The Uses and Benefits of Fucoxanthin
Fucoxanthin is a natural substance sourced from brown seaweed such as wakame (Undaria pinnatifida) and hijiki (Hijikia fusiformis). Said to offer a variety of health benefits, fucoxanthin is a carotenoid (a class of plant pigments with antioxidanteffects).
When it is ingested and enters the gastrointestinal tract, fucoxanthin is metabolized by digestive enzymes to fucoxanthinol and then absorbed in the intestines. In the liver, fucoxanthinol is coverted to amarouciaxanthin A.
Fucoxanthin is also available in dietary supplement form. Although it is found naturally in edible brown seaweed, there’s some evidence that fucoxanthin from food sources in poorly absorbed. For instance, a small study found that one week of wakame intake (providing 6.1 mg of fucoxanthin per day) did little to raise the body’s levels of fucoxanthinol.
Some research suggests that consuming fucoxanthin with dietary fat (such as an fish oil and medium-chain triglycerides) could enhance the absorption of fucoxanthin.
Uses of Fucoxanthin
Proponents suggest that fucoxanthin can support weight loss by speeding up your metabolism and stimulating your body’s ability to burn fat.
Fucoxanthin is also touted as a natural remedy for the following health issues: diabetes, heart disease, high blood pressure, high cholesterol, metabolic syndrome, and obesity.
The Benefits of Fucoxanthin
Some preliminary research suggests that fucoxanthin may have a number of health-enhancing effects. For example, there’s some evidence that fucoxanthin may reduce inflammation, as well as promote healthy functioning of the liver, blood vessels, brain, bones, skin, and eyes.
Fucoxanthin also appears to stimulate the production of docosahexaenoic acid (DHA). A type of omega-3 fatty acid, DHA has been found to protect against a range of health problems, including arthritis, atherosclerosis, and depression.
While there’s currently a lack of clinical trials testing its potential health benefits in humans, preliminary studies indicate that fucoxanthin may have certain effects. Here’s a look at some findings from the available research:
Fucoxanthin shows promise in the treatment and prevention of obesity, according to a research review published in Nutrition, Metabolism, and Cardiovascular Diseases in 2015. In their analysis of previously published experimental studies, the review’s authors found that fucoxanthin may fight obesity in a number of ways.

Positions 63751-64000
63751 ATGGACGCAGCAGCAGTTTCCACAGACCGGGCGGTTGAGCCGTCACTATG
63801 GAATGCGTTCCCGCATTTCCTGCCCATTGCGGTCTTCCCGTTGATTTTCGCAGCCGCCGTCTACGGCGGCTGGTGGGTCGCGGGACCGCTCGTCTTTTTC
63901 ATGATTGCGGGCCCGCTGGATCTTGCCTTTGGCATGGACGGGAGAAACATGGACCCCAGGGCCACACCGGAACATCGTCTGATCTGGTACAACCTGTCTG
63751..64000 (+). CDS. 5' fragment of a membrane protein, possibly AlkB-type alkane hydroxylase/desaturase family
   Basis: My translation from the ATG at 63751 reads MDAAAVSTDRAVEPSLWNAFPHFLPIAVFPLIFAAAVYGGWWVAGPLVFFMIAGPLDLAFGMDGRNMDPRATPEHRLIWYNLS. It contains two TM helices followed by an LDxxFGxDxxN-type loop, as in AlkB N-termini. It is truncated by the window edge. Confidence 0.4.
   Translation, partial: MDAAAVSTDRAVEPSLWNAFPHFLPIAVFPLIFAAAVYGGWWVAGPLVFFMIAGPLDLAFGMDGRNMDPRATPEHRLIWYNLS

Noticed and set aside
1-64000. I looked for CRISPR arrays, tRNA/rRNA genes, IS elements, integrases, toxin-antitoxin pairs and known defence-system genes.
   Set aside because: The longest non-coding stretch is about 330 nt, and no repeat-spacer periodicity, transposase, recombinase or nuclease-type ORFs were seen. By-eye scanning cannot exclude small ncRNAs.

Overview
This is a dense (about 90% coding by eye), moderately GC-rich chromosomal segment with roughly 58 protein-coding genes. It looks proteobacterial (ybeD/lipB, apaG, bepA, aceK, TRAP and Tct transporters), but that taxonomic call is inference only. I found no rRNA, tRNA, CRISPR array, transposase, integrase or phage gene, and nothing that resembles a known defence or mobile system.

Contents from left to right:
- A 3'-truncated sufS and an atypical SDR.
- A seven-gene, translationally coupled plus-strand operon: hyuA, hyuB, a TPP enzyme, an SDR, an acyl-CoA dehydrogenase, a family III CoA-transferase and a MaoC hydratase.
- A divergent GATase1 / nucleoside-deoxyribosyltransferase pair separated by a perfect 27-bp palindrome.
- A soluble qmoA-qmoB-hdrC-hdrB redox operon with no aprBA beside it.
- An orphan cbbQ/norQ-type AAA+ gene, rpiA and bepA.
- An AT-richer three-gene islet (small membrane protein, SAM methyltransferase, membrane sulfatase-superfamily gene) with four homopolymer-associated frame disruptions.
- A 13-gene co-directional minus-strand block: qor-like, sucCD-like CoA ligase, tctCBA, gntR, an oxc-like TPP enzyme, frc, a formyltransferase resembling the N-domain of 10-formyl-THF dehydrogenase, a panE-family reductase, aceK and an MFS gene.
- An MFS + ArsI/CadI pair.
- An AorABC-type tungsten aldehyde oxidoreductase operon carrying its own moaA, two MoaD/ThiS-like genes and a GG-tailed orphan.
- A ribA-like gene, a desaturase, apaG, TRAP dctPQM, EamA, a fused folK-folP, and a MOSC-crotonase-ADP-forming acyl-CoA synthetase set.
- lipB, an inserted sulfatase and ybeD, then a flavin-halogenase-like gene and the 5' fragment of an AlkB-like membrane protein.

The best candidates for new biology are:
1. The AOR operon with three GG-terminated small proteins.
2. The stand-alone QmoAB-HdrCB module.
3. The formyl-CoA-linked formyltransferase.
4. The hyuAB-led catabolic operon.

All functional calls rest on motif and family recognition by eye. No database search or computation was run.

For example, the reviewed studies determined that fucoxanthin may inhibit the buildup of abdominal fat and reduce buildup of fat in the liver. There’s also some evidence that fucoxanthin may affect the body’s levels of leptin (a hormone essential for hunger control).
An animal study published in Molecular Medicine Reports in 2009 found that fucoxanthin may aid in the management of diabetes. In the study, tests on mice demonstrated that fucoxanthin may help regulate blood sugar as well as treat insulin resistance.
In preliminary studies on cell lines, scientists have observed that fucoxanthin may possess anti-cancer properties. These studies include a report published in Anticancer Research in 2015, which found that treatment with fucoxanthin may help thwart the proliferation of some breast cancer cells.
It appears that fucoxanthin may suppress cancer growth in part by inducing apoptosis (a type of programmed cell death essential for stopping the proliferation of cancer cells), as well as by acting as an anti-angiogenesic agent (a type of substance that stalls the growth of new blood vessels).
Since there’s currently a lack of studies testing fucoxanthin’s effects in humans, little is known about the safety of long-term or regular use of fucoxanthin products and how it might interact with medications.
One study reported increased total cholesterol levels in mice fed fucoxanthin.
Consuming large or regular amounts of seaweed may elevate your iodine levels. Excess iodine intake may result in iodine poisoning and interfere with the function of your thyroid gland.
Seaweed may contain heavy metals (such as arsenic, cadmium, and lead) and other contaminants.
Pregnant and breastfeeding women shouldn’t take fucoxanthin.
The Bottom Line
Due to a lack of scientific support for fucoxanthin’s supposed health benefits, it’s too soon to recommend the use of fucoxanthin supplements for any health-related purpose.
If you’re considering the use of fucoxanthin supplements, talk to your doctor before starting your supplement regimen.